Matt Carpenter's Bare-Knuckled Rise to the Big Leagues

Corey Noles@@coreynolesCorrespondent IApril 26, 2013

PHILADELPHIA, PA - APRIL 18: Matt Carpenter #13 of the St. Louis Cardinals fields a ground ball in the eighth inning during the game against the Philadelphia Phillies at Citizens Bank Park on April 18, 2013 in Philadelphia, Pennsylvania. The Cardinals won 4-3. (Photo by Drew Hallowell/Getty Images)
Drew Hallowell/Getty Images

St. Louis Cardinals second baseman (and third baseman/backup first baseman/backup anything else the Cardinals need) Matt Carpenter is likely the most diverse player on the Cardinals active roster. Mike Matheny could pencil him in just about anywhere on the field, and the 27-year-old Sugar Land, Texas native could make it look like he belongs there.

He’s the kind of position player who, once you’ve exhausted your entire bullpen, you might send to the mound for an inning.

Carpenter is rapidly making a name for himself in the big leagues as a player capable of adapting to change—both offensively and defensively. He’s a solid hitter who uses the entire field and puts together quality at-bats, but he didn’t get there overnight.

He grew up in southeastern Texas as the son of a high school principal mother and a baseball coach father. Given his parent’s jobs, young Matt Carpenter spent a lot of time on the ball field with his dad, Rick Carpenter, in the afternoons.

“I can’t remember a time when baseball wasn’t a part of my life,” he said. “I was always going to games and traveling with the team.”

It was a big part of his childhood, but at the time he likely had no idea that it would still play such a major role in his life, let alone that he would one day take the field with his favorite player.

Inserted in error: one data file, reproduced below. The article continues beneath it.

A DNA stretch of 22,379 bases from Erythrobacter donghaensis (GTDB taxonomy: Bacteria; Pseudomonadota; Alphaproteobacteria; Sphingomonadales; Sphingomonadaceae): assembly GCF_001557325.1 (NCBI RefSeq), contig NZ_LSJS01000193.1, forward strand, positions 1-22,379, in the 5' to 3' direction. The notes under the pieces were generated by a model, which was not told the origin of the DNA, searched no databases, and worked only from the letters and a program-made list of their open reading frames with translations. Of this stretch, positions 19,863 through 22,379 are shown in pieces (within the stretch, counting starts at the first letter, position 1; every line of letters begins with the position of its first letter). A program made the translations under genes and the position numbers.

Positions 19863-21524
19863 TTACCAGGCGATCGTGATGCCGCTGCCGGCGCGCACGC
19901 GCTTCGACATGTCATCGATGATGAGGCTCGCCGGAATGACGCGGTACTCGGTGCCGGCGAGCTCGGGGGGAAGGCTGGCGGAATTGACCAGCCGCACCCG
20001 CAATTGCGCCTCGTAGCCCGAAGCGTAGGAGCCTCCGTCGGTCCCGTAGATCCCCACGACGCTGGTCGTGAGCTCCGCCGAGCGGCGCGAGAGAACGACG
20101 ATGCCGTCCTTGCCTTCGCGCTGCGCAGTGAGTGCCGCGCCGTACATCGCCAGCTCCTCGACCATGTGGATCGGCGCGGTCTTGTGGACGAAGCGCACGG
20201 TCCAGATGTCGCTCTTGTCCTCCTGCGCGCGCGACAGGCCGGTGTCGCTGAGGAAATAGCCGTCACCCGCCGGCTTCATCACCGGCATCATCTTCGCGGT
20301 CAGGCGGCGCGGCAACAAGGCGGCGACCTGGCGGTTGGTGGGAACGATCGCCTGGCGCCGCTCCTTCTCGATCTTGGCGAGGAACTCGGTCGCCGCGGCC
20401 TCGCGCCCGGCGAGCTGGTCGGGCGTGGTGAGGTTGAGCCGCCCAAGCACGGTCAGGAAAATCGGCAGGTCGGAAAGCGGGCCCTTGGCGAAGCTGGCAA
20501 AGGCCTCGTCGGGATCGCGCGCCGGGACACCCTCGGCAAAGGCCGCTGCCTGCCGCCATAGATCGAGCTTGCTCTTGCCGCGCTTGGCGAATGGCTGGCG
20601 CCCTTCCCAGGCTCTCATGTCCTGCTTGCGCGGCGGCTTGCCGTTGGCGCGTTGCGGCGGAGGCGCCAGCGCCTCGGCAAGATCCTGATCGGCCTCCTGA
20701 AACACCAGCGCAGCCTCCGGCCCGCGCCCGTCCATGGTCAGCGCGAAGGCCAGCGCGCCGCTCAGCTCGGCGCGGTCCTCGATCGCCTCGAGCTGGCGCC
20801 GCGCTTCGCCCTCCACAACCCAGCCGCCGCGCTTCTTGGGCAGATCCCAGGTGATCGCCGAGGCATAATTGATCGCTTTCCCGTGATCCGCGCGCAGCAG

Growing up just outside of Houston, Astros first baseman Lance Berkman was his childhood hero.

While he had been around baseball since he was in diapers, his career began just like most other big leaguers—playing tee ball. Some of the habits from that period are still present in his game today.

Never in his career has he worn batting gloves. Seeing a player barehanded at the plate in a major league game now is definitely the exception and not the rule. That doesn’t matter to Carpenter.

“It’s more of a comfort thing. It worked and I stuck with it,” he said. “Now it’s kind of become my trademark.”

Even back in his tee-ball days, he knew that this was what he wanted to do with his life.

“It was always a dream—forever,” Carpenter said. “But, you didn’t know if it was going to come true. This is what I’ve always loved to do.”

As a player, Carpenter stood out from a young age. At Elkins High School, he was a two-time All-State tournament selection and in 2004 was named a TPX second-team High School All-American player.

After high school, he attended Texas Christian University, where he continued his hitting ways. He played solid ball and eventually caught the attention of scouts.

In 2009, he decided to give the draft a shot but kept a level head about it.

“Obviously you want it to happen, but if it’s not meant to be then it’s not meant to be,” Carpenter said. “I was just excited when it did happen.”

It was that day, when he was chosen as the 399th overall pick, that he realized that he really did have a shot at making it to the big leagues.

Once he reached the minor leagues, a lot changed in life. The work became much more intense, and he was on the road away from family for months at a time. Despite the stress that life in the minors can bring, Carpenter stayed focused on his goal.

He worked hard every day, always arriving early to the park and leaving late, trying to earn his place.

Of course, with the numbers he put up in the minor leagues, he wasn’t going to lose his place.